W.S. Neal football: From worst to (almost) first


Special to Atmore News

If you’re a fan of a high school football team that went 0-10, one would assume the next year would be a rebuilding season.
One would be wrong.
Because if your new football coach is Hugh Fountain, anything is possible. Including the playoffs.
Fountain, who returned to his East Brewton alma mater this summer with 253 lifetime wins and a few AISA state championships in his pocket, knew the only way to go was up. Fans of the Blue Eagles probably would have been happy with a couple of wins and a team that was competitive. What they didn’t expect was a team with a winning record and a trip to the playoffs. So how did this happen?
Fountain, part coach, part philosopher, simply employed old school strategy to impress upon his players concepts that apply to both football and life.
“You have to have a degree of brotherhood,” he said. “The boys want to play for one another, be the example of what they need to become as a man.”
Preparing teenagers for life as adults is just as important to Fountain as winning a game.
“Kids now know what’s expected of them. Football is a great teacher about life. You get knocked down, take a bad blow … do you run from it or get back up to hit it head on?”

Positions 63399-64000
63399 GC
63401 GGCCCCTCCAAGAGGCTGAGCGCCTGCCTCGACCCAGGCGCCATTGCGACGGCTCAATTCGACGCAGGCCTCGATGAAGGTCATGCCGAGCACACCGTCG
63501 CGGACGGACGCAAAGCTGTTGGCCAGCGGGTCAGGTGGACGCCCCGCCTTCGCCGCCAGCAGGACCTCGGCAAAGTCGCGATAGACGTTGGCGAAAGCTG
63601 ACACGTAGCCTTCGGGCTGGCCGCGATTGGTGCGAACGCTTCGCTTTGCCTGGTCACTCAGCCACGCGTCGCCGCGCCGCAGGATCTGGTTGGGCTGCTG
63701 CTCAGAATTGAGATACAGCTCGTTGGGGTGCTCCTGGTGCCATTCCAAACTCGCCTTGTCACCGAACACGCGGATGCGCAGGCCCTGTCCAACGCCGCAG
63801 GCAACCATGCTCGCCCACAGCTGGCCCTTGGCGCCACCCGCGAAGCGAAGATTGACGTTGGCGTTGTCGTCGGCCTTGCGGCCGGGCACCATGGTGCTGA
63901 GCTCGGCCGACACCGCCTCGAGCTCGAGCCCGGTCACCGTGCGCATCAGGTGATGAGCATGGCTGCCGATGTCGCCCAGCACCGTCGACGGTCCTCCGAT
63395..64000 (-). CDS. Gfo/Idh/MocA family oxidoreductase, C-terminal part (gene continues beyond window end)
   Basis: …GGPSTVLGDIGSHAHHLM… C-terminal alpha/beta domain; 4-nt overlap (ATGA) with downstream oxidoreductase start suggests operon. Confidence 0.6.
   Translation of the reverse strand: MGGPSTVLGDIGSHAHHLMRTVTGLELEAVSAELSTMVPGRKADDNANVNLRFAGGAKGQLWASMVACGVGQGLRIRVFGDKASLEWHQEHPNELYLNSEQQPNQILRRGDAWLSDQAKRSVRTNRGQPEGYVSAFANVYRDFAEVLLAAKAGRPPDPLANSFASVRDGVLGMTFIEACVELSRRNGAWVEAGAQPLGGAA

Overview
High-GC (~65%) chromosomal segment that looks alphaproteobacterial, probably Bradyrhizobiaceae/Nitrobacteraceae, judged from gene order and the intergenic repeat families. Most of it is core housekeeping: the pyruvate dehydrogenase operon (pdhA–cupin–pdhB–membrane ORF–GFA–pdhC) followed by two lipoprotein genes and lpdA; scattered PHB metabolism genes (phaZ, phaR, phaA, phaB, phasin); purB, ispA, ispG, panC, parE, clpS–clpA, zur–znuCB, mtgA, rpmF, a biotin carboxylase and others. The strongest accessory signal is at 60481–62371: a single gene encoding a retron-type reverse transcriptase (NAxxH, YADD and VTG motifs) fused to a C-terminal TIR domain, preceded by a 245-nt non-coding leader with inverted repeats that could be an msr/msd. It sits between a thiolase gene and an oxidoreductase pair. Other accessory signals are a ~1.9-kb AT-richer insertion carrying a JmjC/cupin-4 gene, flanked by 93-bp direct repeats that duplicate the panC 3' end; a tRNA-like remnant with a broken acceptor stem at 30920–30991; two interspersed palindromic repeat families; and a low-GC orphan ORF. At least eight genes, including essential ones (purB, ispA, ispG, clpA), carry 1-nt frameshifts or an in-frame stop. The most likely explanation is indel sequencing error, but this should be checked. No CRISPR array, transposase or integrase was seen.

The team had endured a revolving door of coaches, with three different ones in the past three years.
Fountain knows it takes time to build a program, and works with eight graders who will be joining the team next year. Players have also received inspiration from alumni who wore the uniform. One visited the team, found the player with his old number, and told him, “My spirit lives in that number.”
School spirit increased as well. Escambia County School Superintendent Michele McClung said Fountain means more to W.S. Neal than just football.
“Coach Fountain is an exceptional leader who invariably understands how to build a positive culture in the school and community as well as the dynamics of a winning team,” she said. “We are blessed to have him and his coaching staff in Escambia County Schools.”
Fountain said the team really came together after beating Hillcrest in the middle of the season. “At that point I thought we really could have a decent team this year,” he said.
The team rolled off a string of wins, and made the playoffs. After winning the first round, what was a bit of a Cinderella season came to an end. Still, an incredible ride for a team that hadn’t even won a game last year.
Though football season is over, Fountain continues to work with students and tries to inspire them to set high goals both on and off the field.
“A good coach is a good teacher,” Fountain said. “I tell them, don’t limit yourself in life.”

News photo by Ditto Gorme